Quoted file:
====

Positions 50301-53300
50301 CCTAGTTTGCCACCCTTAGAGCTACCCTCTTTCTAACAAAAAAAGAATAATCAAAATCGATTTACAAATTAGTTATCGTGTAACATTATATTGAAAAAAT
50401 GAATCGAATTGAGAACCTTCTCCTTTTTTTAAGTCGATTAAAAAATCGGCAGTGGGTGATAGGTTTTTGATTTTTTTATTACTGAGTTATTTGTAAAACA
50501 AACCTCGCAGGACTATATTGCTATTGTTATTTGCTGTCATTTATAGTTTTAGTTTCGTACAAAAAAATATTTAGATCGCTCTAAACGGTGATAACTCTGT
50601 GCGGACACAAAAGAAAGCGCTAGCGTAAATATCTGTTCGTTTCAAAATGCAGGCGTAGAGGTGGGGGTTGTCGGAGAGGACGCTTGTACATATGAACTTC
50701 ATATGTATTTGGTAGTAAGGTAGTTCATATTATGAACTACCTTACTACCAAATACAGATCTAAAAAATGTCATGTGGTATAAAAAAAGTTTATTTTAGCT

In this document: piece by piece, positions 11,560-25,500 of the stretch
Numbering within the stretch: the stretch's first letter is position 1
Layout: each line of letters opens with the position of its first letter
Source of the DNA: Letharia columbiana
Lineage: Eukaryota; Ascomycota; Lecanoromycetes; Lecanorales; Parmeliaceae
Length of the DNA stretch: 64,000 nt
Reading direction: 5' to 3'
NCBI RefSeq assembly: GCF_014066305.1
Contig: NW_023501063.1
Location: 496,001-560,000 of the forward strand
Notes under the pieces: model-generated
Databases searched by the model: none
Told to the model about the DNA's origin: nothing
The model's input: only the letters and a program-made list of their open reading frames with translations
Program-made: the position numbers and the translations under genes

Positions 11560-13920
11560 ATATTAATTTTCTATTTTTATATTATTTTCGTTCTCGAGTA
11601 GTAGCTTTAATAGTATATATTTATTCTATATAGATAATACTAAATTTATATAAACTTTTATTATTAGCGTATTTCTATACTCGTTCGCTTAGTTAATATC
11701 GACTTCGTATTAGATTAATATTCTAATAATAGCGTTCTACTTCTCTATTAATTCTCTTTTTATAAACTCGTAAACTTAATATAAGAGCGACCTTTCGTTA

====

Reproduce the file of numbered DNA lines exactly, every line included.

Positions 50301-53300
50301 CCTAGTTTGCCACCCTTAGAGCTACCCTCTTTCTAACAAAAAAAGAATAATCAAAATCGATTTACAAATTAGTTATCGTGTAACATTATATTGAAAAAAT
50401 GAATCGAATTGAGAACCTTCTCCTTTTTTTAAGTCGATTAAAAAATCGGCAGTGGGTGATAGGTTTTTGATTTTTTTATTACTGAGTTATTTGTAAAACA
50501 AACCTCGCAGGACTATATTGCTATTGTTATTTGCTGTCATTTATAGTTTTAGTTTCGTACAAAAAAATATTTAGATCGCTCTAAACGGTGATAACTCTGT
50601 GCGGACACAAAAGAAAGCGCTAGCGTAAATATCTGTTCGTTTCAAAATGCAGGCGTAGAGGTGGGGGTTGTCGGAGAGGACGCTTGTACATATGAACTTC
50701 ATATGTATTTGGTAGTAAGGTAGTTCATATTATGAACTACCTTACTACCAAATACAGATCTAAAAAATGTCATGTGGTATAAAAAAAGTTTATTTTAGCT

In this document: piece by piece, positions 11,560-25,500 of the stretch
Numbering within the stretch: the stretch's first letter is position 1
Layout: each line of letters opens with the position of its first letter
Source of the DNA: Letharia columbiana
Lineage: Eukaryota; Ascomycota; Lecanoromycetes; Lecanorales; Parmeliaceae
Length of the DNA stretch: 64,000 nt
Reading direction: 5' to 3'
NCBI RefSeq assembly: GCF_014066305.1
Contig: NW_023501063.1
Location: 496,001-560,000 of the forward strand
Notes under the pieces: model-generated
Databases searched by the model: none
Told to the model about the DNA's origin: nothing
The model's input: only the letters and a program-made list of their open reading frames with translations
Program-made: the position numbers and the translations under genes

Positions 11560-13920
11560 ATATTAATTTTCTATTTTTATATTATTTTCGTTCTCGAGTA
11601 GTAGCTTTAATAGTATATATTTATTCTATATAGATAATACTAAATTTATATAAACTTTTATTATTAGCGTATTTCTATACTCGTTCGCTTAGTTAATATC
11701 GACTTCGTATTAGATTAATATTCTAATAATAGCGTTCTACTTCTCTATTAATTCTCTTTTTATAAACTCGTAAACTTAATATAAGAGCGACCTTTCGTTA